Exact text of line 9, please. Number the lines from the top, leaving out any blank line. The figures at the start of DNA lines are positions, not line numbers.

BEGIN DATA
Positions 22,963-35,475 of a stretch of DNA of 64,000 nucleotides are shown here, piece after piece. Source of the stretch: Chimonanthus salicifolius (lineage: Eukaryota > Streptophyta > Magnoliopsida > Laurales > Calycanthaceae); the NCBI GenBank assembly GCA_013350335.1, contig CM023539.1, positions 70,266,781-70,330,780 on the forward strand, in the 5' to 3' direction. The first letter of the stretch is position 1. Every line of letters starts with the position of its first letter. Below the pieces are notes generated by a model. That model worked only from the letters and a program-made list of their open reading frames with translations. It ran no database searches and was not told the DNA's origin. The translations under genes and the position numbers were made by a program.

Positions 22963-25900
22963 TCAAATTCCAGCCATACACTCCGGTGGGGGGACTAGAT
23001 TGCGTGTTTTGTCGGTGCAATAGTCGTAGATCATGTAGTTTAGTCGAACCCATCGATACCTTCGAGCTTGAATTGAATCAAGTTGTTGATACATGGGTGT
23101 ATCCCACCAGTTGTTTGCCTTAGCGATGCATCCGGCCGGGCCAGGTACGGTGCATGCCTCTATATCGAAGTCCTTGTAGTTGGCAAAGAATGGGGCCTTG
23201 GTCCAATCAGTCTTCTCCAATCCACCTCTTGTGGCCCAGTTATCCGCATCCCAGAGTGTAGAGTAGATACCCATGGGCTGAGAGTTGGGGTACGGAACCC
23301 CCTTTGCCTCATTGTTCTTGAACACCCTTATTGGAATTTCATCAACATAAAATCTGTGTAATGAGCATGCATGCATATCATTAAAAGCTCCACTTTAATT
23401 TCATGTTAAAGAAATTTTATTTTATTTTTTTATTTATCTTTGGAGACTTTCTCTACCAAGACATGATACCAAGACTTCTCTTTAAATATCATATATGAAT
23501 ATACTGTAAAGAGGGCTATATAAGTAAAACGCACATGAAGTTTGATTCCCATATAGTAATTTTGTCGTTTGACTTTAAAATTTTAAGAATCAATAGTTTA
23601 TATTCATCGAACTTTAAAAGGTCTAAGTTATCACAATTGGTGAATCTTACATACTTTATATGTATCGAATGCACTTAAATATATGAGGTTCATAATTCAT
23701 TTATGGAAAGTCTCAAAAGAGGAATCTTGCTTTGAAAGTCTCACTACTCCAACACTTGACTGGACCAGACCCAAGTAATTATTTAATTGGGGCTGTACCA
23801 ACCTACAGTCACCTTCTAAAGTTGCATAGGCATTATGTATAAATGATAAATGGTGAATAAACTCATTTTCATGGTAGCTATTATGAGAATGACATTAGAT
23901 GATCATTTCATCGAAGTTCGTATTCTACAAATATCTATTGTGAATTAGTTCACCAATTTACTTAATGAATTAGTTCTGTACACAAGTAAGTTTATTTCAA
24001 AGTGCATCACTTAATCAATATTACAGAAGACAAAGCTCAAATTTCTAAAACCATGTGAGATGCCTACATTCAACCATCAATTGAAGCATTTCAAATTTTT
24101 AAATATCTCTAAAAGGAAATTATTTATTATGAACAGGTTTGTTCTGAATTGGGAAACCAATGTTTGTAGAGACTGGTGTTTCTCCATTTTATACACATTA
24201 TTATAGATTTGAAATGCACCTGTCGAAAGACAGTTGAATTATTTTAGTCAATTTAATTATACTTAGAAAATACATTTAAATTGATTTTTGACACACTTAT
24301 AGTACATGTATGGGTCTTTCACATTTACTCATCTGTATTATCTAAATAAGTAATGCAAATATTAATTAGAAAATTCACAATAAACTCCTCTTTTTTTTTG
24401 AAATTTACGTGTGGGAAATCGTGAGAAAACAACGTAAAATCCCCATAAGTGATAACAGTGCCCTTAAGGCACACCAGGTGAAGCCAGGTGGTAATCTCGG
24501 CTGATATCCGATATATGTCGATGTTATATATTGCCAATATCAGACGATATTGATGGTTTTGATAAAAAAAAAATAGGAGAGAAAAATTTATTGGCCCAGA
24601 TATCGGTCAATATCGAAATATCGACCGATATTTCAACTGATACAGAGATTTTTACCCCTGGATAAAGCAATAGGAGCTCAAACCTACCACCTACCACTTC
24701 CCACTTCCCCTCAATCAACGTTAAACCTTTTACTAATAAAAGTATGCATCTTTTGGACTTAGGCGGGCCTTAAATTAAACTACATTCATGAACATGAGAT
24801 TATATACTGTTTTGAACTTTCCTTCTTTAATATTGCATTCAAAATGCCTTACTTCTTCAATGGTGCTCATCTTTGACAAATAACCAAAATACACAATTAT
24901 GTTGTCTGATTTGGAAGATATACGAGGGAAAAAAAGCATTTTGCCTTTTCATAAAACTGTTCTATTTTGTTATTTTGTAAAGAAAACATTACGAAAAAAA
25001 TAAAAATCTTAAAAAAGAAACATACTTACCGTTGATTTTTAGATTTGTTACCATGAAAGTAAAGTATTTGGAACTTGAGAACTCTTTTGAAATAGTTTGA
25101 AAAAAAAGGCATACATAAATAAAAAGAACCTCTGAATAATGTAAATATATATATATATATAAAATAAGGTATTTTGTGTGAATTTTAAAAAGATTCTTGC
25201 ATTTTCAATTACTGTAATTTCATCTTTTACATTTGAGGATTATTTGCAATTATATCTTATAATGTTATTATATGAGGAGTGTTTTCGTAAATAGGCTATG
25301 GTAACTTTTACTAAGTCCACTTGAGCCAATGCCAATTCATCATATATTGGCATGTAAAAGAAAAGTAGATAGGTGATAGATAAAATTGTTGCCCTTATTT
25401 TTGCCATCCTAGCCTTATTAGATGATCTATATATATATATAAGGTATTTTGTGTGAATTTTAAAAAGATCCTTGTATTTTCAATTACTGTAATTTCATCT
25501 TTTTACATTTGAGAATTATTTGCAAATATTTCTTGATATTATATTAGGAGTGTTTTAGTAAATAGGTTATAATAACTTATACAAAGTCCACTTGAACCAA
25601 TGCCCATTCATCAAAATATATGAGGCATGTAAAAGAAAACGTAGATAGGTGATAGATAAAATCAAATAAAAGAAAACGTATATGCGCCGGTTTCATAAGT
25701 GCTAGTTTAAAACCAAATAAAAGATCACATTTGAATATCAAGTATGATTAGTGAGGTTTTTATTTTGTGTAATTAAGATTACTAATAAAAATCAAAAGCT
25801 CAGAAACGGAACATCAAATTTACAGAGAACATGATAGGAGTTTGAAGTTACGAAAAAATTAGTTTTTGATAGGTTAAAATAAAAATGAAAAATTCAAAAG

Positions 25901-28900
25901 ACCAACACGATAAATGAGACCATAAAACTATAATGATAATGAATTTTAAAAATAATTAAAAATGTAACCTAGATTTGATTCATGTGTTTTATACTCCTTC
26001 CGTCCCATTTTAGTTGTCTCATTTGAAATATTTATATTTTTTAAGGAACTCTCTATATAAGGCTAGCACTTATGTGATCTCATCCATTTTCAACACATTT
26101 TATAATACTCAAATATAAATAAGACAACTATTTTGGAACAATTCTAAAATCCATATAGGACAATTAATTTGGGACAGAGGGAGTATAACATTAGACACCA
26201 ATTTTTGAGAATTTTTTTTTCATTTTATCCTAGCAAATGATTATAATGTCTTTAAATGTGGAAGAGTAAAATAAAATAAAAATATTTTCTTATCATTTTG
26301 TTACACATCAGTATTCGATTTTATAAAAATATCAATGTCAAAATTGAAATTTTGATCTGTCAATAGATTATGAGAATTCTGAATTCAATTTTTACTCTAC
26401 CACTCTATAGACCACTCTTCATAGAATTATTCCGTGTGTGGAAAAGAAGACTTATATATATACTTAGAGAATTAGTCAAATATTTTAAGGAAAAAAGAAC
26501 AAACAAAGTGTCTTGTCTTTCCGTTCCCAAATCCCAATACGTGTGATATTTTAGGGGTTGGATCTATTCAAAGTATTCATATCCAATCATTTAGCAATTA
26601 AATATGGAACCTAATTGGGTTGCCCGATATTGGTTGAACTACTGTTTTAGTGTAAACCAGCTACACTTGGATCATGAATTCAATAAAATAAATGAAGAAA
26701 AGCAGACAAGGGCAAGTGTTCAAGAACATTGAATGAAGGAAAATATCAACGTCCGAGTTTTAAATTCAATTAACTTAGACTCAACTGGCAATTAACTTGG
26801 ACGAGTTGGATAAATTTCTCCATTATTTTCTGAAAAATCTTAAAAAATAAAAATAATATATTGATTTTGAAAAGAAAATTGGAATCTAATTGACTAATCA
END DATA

23501 ATACTGTAAAGAGGGCTATATAAGTAAAACGCACATGAAGTTTGATTCCCATATAGTAATTTTGTCGTTTGACTTTAAAATTTTAAGAATCAATAGTTTA